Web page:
Divine Warrior

Timothy Gombis argues ( The Drama of Ephesians: Participating in the Triumph of God , 28-31; ch. 4) that Paul follows a “divine warrior” story-line in Ephesians 1-2. Drawing on Longman and Reid’s God Is a Warrior , Gombis says that the divine warrior story moves through these . . . . Continue Reading »

Baptismal meditation

A mediation for the baptism of my third granddaughter, June Annwyn Marie Tollefson. Ephesians 5:8: You were formerly darkness, but now you are Light in the world; walk as children of Light. It’s a good Sunday for a baptism. In many churches, today, the third Sunday of Advent, is Gaudete . . . . Continue Reading »

Grace for Grace?

In a 2003 article in Perspectives in Religious Studies , Jason Whitlark gives this sharp summary of the classical Greek linkage between charis (grace) and reciprocity: “(1) Charis’s contextual environment was one of reciprocity, not only among humans but also with the gods. (2) Charis . . . . Continue Reading »

Marriage in Christ

Reflecting on the Haustafeln in Ephesians 4-5, John Paul observes ( Man and Woman He Created Them: A Theology Of The Body , 474-5) that Paul’s instructions overlap with customary family advice in the Greco-Roman world. More important than detailed differences is the fact that Paul places . . . . Continue Reading »

Wedding homily

Ephesians 5:18-21: Do not get drunk with wine, for that is dissipation, but be filled with the Spirit, speaking to one another in psalms and hymns and spiritual songs, singing and making melody with your heart to the Lord; always giving thanks for all things in the name of our Lord Jesus Christ to . . . . Continue Reading »

Eucharistic meditation

Ephesians 4:8: When He ascended on high, He led captive a host of captives, and he gave gifts to men. How do we reach maturity in Christ?  Paul gives us a clue when he quotes from Psalm 68, a Psalm of ascension.  The Psalm begins as a plea for the Lord fight for David.  He calls on . . . . Continue Reading »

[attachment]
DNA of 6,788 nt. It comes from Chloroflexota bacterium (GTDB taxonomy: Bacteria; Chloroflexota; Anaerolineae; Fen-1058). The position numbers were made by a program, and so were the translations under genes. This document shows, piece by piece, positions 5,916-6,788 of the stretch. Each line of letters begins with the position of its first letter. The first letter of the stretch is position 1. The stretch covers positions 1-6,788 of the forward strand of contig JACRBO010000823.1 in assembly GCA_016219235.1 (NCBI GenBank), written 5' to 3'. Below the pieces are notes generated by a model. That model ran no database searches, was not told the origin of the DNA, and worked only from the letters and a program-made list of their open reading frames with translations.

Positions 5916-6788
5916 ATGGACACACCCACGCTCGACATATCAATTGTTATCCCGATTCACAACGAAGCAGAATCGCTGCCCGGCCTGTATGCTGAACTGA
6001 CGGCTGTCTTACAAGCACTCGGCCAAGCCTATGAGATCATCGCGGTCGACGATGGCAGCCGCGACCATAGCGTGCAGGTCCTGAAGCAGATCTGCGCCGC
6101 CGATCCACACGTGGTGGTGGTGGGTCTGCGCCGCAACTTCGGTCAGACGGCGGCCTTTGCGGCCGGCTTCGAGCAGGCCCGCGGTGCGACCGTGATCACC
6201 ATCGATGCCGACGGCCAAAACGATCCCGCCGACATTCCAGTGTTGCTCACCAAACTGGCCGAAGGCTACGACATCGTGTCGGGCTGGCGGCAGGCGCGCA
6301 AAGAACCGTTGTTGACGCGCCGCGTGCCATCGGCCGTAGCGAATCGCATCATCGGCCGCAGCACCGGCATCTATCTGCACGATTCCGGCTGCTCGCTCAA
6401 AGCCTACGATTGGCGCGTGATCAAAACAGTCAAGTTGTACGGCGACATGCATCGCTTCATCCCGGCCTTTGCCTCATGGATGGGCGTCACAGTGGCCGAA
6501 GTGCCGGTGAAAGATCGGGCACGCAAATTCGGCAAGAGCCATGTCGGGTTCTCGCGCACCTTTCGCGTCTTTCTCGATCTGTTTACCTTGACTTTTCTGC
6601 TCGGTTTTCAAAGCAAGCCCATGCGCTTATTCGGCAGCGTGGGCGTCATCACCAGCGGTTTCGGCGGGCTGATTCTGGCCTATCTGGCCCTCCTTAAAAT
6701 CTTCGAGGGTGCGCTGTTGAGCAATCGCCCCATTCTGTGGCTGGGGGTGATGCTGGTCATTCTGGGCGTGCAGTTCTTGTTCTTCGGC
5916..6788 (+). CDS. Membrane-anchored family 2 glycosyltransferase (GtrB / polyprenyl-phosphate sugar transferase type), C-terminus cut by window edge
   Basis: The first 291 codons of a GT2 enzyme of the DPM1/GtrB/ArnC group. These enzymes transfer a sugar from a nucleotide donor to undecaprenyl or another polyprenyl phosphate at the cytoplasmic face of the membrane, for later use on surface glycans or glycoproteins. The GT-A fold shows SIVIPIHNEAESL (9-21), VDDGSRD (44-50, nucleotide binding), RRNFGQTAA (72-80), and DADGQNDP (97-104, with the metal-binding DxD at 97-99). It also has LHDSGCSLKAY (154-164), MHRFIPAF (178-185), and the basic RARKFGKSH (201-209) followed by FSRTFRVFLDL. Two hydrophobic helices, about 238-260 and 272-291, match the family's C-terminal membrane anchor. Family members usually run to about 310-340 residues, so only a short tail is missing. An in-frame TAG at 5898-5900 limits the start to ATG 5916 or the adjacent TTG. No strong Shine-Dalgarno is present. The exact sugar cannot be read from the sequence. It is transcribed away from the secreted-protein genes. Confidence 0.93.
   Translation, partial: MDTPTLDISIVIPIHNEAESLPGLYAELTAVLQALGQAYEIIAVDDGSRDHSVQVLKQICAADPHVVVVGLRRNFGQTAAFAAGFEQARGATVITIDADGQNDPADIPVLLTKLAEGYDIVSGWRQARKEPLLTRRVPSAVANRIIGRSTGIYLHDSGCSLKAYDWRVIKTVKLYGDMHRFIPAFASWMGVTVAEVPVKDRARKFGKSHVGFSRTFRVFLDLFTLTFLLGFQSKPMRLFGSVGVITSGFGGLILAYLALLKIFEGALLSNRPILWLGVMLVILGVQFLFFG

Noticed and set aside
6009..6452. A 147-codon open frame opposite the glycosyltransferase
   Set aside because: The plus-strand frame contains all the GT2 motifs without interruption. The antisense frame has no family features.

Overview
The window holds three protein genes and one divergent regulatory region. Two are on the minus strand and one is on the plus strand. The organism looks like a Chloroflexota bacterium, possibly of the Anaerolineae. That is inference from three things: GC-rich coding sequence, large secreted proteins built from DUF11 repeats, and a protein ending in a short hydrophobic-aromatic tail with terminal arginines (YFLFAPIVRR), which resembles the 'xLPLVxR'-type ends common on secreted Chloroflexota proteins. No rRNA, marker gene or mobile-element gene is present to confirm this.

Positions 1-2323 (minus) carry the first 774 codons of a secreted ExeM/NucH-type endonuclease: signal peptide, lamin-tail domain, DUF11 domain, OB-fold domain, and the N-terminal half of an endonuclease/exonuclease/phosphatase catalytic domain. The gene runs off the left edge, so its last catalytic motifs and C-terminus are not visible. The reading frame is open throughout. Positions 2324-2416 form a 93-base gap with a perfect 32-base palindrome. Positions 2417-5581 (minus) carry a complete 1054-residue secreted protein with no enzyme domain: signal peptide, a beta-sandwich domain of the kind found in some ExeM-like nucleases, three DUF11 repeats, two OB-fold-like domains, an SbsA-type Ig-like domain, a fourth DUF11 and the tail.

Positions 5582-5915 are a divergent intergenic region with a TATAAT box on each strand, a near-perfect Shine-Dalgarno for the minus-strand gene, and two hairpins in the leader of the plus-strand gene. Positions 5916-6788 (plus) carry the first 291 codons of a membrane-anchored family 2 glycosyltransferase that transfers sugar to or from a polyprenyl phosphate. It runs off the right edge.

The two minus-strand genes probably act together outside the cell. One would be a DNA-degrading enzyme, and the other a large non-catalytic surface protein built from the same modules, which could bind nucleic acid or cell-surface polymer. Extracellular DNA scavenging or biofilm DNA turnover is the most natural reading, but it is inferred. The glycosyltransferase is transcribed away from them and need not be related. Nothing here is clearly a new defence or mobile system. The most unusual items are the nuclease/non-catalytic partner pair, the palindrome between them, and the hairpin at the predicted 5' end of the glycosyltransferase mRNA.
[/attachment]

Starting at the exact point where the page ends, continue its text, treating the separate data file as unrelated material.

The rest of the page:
Fullness of the One Who Fills

What does Paul mean in Ephesians 1:23 when he describes the church as the fullness of Christ?  Does it mean that the church is completed and filled up by Christ, or does it mean that Christ is completed and filled up by the church? Certainly the first.  But the second is also true. . . . . Continue Reading »

Historicized Pleroma

Gnostics used the term pleroma , fullness, to describe the realm of emanations from the high God, the realm of perfection and life. Paul had pre-refuted this later development by giving pleroma an earthly address and a history.  The body, He says, is the pleroma of Chrit (Ephesians 1:23), and . . . . Continue Reading »

Bridal food

Some thoughts after a stimulating discussion of Ephesians 5 with my colleague Toby Sumpter. Toby pointed out that the description of marital life in Ephesians includes a number of sacrificial terms: Husbands are to imitate the Christ who “gave Himself,” who “washes” His . . . . Continue Reading »